Submitted as part of the Swiss National Center of Competence in Research LIVES, a paper published online in the prestigious European Sociological Review (with a paper edition coming out in 2013) contradicts the view that a "culture of joblessness" would make the experience of unemployment more acceptable to individuals. Based on Swiss and German panel data, two researchers from the University of Lausanne, Prof. Daniel Oesch, a member of NCCR LIVES IP4, and Dr Oliver Lipps, a senior researcher at the Swiss Center of Expertise in the Social Sciences FORS, show that the jobless do not recover from their drop in well-being as their unemployment drags on. In regions where the unemployment rate is high, the well-being of the unemployed is even lower than that of people with a similar profile living in regions where the unemployment rate is low.
According to certain economists, an individual’s motivation to find work diminishes when unemployment becomes a ‘way of life’. Longer unemployment duration or living in a region where unemployment is widespread would therefore end up making it acceptable. To encourage people to look for work, one solution would be to make unemployment less attractive. Since the social norm no longer pushes the unemployed back into work, it would be necessary to cut financial benefits in an effort to reactivate the will to work.
However, the two researchers report the opposite finding. As opposed to other critical events in life, the study shows that there is no habituation effect with unemployment in Germany and Switzerland. People who are unemployed do not become more accustomed to living as an unemployed person over time.
Regional variations over time
The Swiss data were collected by the Swiss Household Panel between 2000 and 2010. Unemployment rates ranged between 1.5% in central Switzerland, up to 6.7% for the region around Lake Geneva. In Germany, the data are even more solid: the period covered extends from 1984 to 2010 and the range of unemployment rates varies between 2.3% and 22.4%, depending on the states.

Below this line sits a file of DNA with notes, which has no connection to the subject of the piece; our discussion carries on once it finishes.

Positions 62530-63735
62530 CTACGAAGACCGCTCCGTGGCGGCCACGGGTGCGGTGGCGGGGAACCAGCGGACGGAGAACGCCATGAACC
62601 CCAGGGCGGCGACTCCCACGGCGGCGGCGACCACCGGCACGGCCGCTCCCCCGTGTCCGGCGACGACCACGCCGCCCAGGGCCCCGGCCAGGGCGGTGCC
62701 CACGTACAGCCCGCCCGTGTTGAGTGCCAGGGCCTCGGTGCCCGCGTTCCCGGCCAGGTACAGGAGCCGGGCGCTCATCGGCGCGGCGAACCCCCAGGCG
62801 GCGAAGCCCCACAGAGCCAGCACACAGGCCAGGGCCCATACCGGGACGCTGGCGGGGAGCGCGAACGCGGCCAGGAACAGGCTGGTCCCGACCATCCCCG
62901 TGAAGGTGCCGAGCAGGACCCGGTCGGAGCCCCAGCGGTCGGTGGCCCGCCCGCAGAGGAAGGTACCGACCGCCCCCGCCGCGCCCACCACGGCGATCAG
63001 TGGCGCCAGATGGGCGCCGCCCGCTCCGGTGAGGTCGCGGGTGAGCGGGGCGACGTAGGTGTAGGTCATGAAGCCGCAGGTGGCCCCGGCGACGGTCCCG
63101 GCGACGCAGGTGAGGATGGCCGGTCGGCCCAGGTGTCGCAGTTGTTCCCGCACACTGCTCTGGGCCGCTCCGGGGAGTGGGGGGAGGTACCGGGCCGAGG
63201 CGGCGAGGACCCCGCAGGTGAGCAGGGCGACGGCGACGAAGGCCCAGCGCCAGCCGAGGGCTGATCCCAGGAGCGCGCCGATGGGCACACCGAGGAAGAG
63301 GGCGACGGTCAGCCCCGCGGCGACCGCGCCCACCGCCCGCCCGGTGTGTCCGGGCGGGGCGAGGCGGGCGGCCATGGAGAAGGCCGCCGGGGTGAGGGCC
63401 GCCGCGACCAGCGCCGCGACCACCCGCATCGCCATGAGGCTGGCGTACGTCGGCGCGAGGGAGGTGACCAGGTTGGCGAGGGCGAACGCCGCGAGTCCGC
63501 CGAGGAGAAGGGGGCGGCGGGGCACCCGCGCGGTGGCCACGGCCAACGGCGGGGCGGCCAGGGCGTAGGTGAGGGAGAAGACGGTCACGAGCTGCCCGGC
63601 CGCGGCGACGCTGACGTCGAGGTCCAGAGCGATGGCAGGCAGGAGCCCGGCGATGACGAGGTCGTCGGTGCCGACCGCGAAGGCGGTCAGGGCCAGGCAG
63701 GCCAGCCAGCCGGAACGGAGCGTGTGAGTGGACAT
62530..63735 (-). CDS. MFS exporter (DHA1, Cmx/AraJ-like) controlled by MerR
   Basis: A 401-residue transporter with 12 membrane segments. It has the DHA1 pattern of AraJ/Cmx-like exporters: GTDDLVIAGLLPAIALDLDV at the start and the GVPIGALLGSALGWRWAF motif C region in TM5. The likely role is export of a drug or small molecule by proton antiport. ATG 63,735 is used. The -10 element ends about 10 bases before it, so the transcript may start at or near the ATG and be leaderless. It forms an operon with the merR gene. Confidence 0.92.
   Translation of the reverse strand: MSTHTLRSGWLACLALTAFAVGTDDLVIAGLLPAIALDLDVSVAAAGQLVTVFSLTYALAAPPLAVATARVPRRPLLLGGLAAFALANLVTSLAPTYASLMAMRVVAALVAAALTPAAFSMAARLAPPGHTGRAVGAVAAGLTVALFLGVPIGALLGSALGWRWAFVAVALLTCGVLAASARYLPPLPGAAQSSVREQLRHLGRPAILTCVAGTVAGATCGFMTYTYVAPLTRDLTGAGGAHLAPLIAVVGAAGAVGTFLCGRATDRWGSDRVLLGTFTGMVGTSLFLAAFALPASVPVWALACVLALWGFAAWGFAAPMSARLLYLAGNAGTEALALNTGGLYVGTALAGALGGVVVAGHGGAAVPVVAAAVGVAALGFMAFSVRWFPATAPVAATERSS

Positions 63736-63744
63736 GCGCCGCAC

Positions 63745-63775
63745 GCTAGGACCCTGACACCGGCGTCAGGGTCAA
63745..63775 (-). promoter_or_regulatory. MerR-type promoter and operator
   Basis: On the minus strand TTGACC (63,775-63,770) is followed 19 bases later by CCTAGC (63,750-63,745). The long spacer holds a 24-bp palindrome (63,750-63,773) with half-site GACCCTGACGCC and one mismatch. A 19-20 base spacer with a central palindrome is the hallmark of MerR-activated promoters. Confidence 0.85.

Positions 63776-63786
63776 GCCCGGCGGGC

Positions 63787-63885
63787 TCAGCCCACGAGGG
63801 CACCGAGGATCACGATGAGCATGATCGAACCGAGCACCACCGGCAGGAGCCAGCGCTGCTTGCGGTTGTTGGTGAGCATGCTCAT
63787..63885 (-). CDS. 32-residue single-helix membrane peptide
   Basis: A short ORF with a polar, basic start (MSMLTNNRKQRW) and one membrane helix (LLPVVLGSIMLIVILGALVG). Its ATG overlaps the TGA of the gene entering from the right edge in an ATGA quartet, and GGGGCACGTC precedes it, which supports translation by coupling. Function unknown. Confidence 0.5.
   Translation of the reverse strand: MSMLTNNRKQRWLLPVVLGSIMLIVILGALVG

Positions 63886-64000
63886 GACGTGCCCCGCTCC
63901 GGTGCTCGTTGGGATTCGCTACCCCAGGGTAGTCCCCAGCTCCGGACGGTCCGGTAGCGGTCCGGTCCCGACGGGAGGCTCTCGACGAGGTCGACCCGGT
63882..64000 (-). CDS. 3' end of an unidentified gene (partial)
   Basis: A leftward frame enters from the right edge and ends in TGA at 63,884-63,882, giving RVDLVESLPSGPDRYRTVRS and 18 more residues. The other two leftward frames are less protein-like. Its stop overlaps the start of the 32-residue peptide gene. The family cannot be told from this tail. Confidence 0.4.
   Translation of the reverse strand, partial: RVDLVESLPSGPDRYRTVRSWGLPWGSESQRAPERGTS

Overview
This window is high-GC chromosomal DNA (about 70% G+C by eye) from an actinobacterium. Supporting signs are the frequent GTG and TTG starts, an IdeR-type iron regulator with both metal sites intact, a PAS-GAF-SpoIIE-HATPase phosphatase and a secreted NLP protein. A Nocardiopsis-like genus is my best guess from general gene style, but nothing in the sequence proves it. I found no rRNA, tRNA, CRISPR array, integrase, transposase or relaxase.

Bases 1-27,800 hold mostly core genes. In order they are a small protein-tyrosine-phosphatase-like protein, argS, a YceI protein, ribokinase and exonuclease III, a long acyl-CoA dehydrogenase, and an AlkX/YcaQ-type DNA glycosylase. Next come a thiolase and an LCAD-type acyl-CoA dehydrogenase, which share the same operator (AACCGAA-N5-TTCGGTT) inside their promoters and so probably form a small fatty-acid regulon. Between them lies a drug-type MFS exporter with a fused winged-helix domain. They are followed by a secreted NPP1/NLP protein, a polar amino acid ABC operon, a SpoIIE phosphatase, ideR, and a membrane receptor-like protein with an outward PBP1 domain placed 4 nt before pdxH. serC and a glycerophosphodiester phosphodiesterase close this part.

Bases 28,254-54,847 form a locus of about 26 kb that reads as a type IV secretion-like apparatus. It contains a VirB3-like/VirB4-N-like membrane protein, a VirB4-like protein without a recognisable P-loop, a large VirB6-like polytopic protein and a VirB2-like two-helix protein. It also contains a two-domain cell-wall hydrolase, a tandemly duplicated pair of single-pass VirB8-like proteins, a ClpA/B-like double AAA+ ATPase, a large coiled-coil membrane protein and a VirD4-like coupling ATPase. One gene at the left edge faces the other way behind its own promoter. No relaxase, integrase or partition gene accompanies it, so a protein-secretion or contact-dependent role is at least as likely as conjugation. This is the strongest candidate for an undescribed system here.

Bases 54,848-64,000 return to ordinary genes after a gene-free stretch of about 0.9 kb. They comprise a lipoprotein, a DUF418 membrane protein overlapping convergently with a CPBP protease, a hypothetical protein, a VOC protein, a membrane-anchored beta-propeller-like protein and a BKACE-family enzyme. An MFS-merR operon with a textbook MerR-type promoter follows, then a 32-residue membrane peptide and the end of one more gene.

In both cases, the decline in life satisfaction is substantial. In Germany, as in Switzerland, the subjective level of well-being among the unemployed falls significantly and persists during the state of unemployment. Regions with higher unemployment rates (East Germany and French-speaking Switzerland) register lower levels of well-being than those in regions less affected by unemployment.
Daniel Oesch is not really surprised by these results, but all the same is glad that the habituation effect has not been confirmed: "Psychologists have already shown that unemployment creates suffering at the individual level, but economists have favored the hypothesis that the longer the unemployment, the less pressure there is on people seeking employment. As for sociologists, they have neglected the field of inequalities and have invested little in studies on life satisfaction. We are only beginning to see this more clearly."
"The question of unemployment is one of the rare fields where multidisciplinary approaches work really well," the researcher welcomes, expressing his wish for social policy interventions. While the study does say what must not be done – harden the living conditions of the unemployed – it only outlines possible solutions: the combination of effective retraining programs with macroeconomic policies that promote economic growth and job creation.